Friday, October 17, 2008

Scabies on Skin

Scabies skin disease that is caused by a tiny mite that has infested humans for at least 2,500 years ago. It is not hard to detect if you have seen the sign on the skin infected. The patient will feel itch on the skin and can spread vastly. The condition can strike anyone of any race or age, regardless of personal hygiene. The good news is that with better detection methods and treatments, scabies does not need to cause more than temporary distress.

The microscopic mite that causes scabies can barely be seen by the human eye. Being a tiny, eight-legged creature with a round body, the mite burrows in the skin. Within several weeks, the patient develops an allergic reaction causing severe itching; often intense enough to keep sufferers awake all night.
Human scabies is almost always caught from another person by close contact. It could be a child, a friend, or another family member. Everyone is susceptible. Scabies is not a condition only of low-income families and neglected children, although, it is more often seen in crowded living conditions with poor hygiene.

Attracted to warmth and odor, the female mite burrows into the skin, lays eggs, and produces toxins that cause allergic reactions. Larvae, or newly hatched mites, travel to the skin surface, lying in shallow pockets where they will develop into adult mites. If the mite is scratched off the skin, it can live in bedding for up to 24 hours or more. It may take up to a month before a person will notice the itching, especially in people with good hygiene and who bathe regularly.
Many cases of scabies can be diagnosed by your dermatologist without special tests. To confirm scabies your dermatologist can perform a painless test that involves applying a drop of oil to the suspected lesion. The site is then scraped and transferred to a glass slide, which is examined under a microscope. A diagnosis is made by finding scabies mites or their eggs.
  • 5% permethrin cream is applied to the skin from the neck down at bedtime and washed off the next morning. Dermatologists recommend that the cream be applied to cool, dry skin over the entire body (including the palms of the hands, under finger nails, soles of the feet, and the groin) and left on for 8 to 14 hours. A second treatment one week later may be recommended. Side effect of 5% percent permethrin cream includes mild temporary burning and stinging. Lesions heal within four weeks after the treatment. If a patient continues to have trouble, reinfestation may be a problem requiring further evaluation by the dermatologist.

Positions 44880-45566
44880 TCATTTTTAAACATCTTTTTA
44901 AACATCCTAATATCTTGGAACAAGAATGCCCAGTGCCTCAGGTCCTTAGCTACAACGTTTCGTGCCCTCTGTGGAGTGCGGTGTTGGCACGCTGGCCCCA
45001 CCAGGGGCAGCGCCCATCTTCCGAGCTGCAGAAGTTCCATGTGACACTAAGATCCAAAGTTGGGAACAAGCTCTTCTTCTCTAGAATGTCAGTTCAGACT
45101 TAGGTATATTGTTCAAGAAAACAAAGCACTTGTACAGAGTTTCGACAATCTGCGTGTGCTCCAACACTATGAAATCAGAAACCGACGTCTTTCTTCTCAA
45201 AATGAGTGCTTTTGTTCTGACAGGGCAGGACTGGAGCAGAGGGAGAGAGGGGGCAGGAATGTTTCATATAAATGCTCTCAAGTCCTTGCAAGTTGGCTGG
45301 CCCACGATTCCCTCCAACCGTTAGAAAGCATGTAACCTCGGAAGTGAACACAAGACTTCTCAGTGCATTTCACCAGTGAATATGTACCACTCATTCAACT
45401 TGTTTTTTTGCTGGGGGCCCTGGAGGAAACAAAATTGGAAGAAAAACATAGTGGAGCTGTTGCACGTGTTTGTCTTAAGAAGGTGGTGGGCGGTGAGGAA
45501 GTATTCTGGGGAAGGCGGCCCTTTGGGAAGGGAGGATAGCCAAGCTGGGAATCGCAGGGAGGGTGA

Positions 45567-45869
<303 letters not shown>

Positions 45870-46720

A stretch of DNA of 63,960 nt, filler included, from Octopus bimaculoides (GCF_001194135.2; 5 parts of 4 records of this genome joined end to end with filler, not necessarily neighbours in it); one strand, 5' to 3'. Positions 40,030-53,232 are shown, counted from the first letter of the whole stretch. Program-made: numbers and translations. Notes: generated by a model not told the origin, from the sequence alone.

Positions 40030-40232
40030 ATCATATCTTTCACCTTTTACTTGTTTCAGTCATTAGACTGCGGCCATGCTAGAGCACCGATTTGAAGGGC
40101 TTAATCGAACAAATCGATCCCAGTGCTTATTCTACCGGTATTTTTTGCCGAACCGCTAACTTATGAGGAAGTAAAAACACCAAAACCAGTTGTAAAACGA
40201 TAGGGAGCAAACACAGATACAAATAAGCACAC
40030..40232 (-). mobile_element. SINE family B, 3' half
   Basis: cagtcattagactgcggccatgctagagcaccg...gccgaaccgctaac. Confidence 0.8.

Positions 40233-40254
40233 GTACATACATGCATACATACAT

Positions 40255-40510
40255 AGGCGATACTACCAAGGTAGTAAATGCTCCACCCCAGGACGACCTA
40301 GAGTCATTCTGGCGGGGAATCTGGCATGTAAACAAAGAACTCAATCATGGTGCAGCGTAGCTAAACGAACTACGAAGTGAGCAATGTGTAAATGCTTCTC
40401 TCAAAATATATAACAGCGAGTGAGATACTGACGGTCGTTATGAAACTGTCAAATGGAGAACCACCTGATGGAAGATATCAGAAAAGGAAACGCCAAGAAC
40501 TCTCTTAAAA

• 1% lindane lotion is applied from the neck down at night and washed off in the morning. It may be reapplied one week later. Lindane should not be used on infants, small children, pregnant or nursing women, or people with seizures or other neurological diseases, and has been banned in the state of California.
  • 10% percent sulfur ointment and crotamiton cream may be used for infants.
  • Ivermectin is an oral medicine which may be prescribed for the difficult to treat crusted form. It is not to be used in infants or pregnant women.
  • Antihistamines may be prescribed to relieve itching, which can last for weeks, even after the mite is gone.
  • Getting rid of the mites is critical in the treatment of scabies. Everyone in the family or group, whether itching or not, should be treated at the same time to stop the spread of scabies. This includes close friends, day care or school classmates, or nursing homes.
  • Bedding on clothing must be washed or dry cleaned.
  • See a dermatologist as soon as possible to begin treatment. Remember, although you may be disturbed at the thought of bugs, scabies is no reflection on your personal cleanliness.
  • Treat all exposed individuals whether obviously infested or not. Incubation time is 6-8 weeks so symptoms may not show up for a while. If you do not treat everyone, it is as if you were never treated.

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